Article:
For senior leadership, office gossip has been one way to rely on a kind of “early-warning system” about corporate initiatives or directives.  In every office there seem to be a few people who have the pulse of the organization – it might be an executive assistant or some other staff support functionary – who other people feel comfortable confiding in and who in turn can communicate “the upshot” to the top brass.  While difficult to quantify, that sort of dynamic really counts for something.

Of course, human nature being what it is, office gossip is never going to go away completely.  But Skype or Zoom calls feel forced, and typing out thoughts or conjecture on IMs or e-mails is borderline-weird and feels inherently risky.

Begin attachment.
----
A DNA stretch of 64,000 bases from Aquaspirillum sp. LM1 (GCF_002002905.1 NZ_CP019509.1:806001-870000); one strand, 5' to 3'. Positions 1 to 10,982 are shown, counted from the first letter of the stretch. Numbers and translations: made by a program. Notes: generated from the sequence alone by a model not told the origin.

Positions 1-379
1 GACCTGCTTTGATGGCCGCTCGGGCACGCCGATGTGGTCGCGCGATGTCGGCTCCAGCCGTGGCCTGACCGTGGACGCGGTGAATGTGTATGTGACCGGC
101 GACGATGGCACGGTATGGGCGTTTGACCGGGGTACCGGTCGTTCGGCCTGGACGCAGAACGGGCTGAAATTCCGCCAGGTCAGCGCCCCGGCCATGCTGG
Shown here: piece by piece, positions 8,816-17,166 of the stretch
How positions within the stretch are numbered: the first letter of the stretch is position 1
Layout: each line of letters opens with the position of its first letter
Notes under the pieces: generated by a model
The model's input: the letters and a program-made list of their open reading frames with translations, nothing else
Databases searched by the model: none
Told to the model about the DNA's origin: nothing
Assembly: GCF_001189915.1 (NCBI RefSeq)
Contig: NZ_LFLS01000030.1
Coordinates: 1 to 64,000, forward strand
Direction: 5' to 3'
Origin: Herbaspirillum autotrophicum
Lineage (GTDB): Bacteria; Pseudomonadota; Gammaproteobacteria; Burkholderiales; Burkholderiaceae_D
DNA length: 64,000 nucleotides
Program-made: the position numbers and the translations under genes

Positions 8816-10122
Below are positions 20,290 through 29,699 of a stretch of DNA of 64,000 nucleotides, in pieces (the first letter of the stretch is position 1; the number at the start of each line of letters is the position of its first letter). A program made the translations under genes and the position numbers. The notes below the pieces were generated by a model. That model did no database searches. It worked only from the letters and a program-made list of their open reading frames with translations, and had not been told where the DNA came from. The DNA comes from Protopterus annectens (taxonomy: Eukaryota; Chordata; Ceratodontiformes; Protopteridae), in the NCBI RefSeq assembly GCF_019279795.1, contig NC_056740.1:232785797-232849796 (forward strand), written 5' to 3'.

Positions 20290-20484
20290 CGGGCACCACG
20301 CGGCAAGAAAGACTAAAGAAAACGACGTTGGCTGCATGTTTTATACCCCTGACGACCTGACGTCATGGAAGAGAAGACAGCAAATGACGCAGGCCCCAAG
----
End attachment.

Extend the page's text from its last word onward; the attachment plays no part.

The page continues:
On balance, do you welcome the decline of face-to-face “gossip conversations” with colleagues — or do you suspect that a useful guerilla communications conduit has been lost?  Please share your perspectives with other readers.

Robots become humans – at least in the eyes of the law.

It had to happen:  New state laws are now classifying robots as humans – specifically when it comes to traffic laws.

With the proliferation of delivery robots in quite a few urban areas, the issue was bound to arise.  Car and Driver magazine reports that the state of Pennsylvania now defines delivery robots as “pedestrians” under a newly implemented law.

More specifically, the Pennsylvania legislative measures stipulate that “autonomous delivery robots” can lawfully maneuver on sidewalks, roadways and pathways.  They’re allowed to carry cargo loads as heavy as 550 lbs. at speeds up to 25 mph. on roadways.  (On pedestrian pathways and sidewalks, their speeds are capped at 12 mph.)